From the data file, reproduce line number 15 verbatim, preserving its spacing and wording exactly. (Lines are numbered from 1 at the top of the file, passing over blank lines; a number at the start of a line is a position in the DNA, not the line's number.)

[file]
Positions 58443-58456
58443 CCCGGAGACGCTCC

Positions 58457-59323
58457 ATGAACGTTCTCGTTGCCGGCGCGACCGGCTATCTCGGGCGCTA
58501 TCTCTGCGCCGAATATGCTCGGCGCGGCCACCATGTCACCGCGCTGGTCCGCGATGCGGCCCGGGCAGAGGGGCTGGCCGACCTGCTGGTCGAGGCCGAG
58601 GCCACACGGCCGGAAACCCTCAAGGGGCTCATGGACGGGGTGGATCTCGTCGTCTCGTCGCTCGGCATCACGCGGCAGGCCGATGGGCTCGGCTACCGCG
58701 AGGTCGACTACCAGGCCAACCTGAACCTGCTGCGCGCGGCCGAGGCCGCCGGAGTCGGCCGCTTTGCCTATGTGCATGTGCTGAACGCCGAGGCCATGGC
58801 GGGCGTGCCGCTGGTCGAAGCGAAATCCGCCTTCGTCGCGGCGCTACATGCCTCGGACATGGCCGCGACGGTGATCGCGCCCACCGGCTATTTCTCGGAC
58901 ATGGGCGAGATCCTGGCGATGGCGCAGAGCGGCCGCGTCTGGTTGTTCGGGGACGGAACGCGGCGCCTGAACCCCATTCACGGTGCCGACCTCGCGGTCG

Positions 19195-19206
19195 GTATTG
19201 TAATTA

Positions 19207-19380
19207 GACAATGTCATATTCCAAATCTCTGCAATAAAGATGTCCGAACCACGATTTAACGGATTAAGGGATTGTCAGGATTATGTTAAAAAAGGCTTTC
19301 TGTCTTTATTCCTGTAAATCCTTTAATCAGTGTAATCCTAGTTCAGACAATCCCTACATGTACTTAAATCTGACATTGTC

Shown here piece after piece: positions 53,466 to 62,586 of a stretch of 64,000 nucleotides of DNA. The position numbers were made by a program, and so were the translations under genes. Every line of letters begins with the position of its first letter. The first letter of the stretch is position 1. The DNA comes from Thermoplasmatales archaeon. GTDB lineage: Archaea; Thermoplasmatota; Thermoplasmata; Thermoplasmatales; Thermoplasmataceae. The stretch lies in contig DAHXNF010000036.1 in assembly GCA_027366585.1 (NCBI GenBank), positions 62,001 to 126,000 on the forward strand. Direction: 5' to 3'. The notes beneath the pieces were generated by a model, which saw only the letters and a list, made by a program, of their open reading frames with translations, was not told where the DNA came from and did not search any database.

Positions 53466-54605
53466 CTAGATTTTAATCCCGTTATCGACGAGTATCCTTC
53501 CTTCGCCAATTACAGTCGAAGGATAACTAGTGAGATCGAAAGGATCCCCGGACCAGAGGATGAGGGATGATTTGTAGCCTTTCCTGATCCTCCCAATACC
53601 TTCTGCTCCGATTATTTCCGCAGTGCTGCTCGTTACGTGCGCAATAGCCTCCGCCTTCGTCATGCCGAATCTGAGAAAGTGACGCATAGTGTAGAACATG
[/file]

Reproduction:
19301 TGTCTTTATTCCTGTAAATCCTTTAATCAGTGTAATCCTAGTTCAGACAATCCCTACATGTACTTAAATCTGACATTGTC